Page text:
India | Karnataka

Mysore Painting

Mysore Painting is a reputed art form belonging to Karnataka. This art, which originated and flourished during the 17th and 18th century, has a school of its own called the Mysore School. These paintings adorn various temples, palaces and forts of the state.

Scenes from Hindu mythology and portraits of famous personalities and rulers form the general theme of these paintings. Enhancement and embellishment are done using gold embossment. Light and shadow effects are effectively used.

In the olden days, all the required raw material like brushes, paints and gold foils were prepared by the artists themselves. Colors were extracted from leaves, flowers and minerals. Paintings were done on paper, wood, wall and cloth. The sketching was done using charcoal of burnt tamarind twigs placed in an iron tube. Brushes were prepared from the hairs of squirrel, camel and goat. Sharp lines were made using grass blades. In the modern times, the paintings are done mostly on paper, supported by boards, using poster or watercolors and modern brushes.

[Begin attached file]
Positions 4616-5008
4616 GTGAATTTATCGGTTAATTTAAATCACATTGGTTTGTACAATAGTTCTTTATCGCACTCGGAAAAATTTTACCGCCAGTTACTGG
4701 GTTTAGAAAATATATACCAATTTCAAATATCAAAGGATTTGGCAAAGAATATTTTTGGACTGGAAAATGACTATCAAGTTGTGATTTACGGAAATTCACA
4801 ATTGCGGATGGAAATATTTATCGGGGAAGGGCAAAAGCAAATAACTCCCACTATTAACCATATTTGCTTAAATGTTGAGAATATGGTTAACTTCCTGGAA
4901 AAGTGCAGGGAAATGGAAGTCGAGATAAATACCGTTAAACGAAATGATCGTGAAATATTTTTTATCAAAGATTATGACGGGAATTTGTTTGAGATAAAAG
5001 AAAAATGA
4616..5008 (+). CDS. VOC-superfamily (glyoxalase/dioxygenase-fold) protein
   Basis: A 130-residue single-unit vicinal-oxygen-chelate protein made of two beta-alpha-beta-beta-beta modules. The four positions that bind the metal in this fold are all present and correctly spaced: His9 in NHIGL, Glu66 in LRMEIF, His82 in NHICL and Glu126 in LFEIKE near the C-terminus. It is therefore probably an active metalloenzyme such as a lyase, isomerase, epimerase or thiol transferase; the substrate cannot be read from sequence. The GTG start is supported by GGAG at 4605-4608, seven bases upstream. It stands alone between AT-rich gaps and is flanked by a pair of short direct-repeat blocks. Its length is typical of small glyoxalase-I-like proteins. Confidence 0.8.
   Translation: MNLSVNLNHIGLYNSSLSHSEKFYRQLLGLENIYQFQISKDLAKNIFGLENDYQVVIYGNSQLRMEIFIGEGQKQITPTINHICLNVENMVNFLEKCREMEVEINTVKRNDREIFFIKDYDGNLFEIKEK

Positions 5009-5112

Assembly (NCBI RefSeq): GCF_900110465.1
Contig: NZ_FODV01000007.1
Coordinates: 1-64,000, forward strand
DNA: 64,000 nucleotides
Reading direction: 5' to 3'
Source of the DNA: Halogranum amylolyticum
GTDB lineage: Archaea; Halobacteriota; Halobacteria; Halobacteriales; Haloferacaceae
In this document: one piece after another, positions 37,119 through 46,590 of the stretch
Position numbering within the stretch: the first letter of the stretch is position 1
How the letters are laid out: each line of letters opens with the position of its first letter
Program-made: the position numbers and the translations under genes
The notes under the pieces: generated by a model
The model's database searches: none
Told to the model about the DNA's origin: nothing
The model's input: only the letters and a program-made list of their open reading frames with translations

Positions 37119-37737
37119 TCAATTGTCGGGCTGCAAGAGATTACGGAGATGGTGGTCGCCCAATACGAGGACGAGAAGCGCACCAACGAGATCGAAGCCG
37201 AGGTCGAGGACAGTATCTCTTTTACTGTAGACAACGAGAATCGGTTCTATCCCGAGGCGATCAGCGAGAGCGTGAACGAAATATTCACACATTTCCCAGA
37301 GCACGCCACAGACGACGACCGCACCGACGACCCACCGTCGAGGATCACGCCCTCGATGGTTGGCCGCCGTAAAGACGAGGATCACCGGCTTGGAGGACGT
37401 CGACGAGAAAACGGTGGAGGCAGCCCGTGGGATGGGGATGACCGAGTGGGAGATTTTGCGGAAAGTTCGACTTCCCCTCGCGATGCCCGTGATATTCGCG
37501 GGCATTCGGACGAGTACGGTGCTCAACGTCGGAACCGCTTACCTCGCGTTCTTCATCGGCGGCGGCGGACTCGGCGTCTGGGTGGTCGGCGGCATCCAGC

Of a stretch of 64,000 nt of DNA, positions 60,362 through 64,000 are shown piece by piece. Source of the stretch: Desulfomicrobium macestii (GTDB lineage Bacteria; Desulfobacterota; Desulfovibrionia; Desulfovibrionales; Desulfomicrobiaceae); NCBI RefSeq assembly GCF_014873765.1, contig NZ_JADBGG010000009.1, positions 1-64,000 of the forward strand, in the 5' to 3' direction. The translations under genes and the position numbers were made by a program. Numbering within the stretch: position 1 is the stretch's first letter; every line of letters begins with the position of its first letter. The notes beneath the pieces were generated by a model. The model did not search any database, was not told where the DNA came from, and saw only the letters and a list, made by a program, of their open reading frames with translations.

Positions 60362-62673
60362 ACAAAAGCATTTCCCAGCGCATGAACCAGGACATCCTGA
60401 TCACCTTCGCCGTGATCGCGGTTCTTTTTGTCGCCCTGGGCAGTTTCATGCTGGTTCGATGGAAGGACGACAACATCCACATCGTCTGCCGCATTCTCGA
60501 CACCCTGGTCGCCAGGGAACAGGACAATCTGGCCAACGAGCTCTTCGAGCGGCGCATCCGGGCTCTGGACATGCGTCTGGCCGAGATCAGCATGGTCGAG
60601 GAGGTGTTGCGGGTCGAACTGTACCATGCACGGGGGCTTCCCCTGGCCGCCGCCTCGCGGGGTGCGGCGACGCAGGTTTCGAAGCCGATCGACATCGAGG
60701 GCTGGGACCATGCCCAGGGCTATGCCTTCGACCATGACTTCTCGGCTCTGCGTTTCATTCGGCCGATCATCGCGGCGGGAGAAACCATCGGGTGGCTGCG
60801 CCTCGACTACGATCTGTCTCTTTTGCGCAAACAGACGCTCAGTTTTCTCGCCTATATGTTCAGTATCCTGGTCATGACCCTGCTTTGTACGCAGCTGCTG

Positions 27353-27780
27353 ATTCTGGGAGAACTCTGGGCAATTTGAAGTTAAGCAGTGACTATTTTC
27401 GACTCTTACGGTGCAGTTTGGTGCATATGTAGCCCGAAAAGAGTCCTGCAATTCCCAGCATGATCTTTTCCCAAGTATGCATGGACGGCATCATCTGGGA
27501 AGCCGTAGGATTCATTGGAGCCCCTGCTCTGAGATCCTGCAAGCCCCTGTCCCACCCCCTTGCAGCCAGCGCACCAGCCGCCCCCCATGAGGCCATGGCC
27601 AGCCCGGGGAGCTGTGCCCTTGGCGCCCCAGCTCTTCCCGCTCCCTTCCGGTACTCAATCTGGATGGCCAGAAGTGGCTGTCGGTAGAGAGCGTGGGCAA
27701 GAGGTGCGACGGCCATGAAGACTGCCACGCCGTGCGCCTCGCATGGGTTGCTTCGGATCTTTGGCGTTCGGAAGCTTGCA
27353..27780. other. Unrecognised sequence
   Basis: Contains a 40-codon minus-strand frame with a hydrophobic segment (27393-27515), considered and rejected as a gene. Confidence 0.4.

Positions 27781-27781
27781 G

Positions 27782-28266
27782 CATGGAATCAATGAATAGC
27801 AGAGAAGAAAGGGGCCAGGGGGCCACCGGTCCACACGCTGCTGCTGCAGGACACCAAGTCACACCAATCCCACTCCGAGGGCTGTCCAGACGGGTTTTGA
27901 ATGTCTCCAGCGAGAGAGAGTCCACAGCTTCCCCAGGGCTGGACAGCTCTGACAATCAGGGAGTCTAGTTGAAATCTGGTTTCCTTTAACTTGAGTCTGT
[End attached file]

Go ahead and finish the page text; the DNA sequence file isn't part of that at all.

A sketch is initially drawn on the required medium. Gesso work is done on the portions requiring adornment. A special sticky compound is applied according to the required designs. Gold foils are stuck to these compound after it dries, producing a emboss effect. Painting is then done. To give a finishing touch, a thin paper is placed on top of the painting and a gentle rub is given using a soft smooth stone.

Updated on 7th June, 2005


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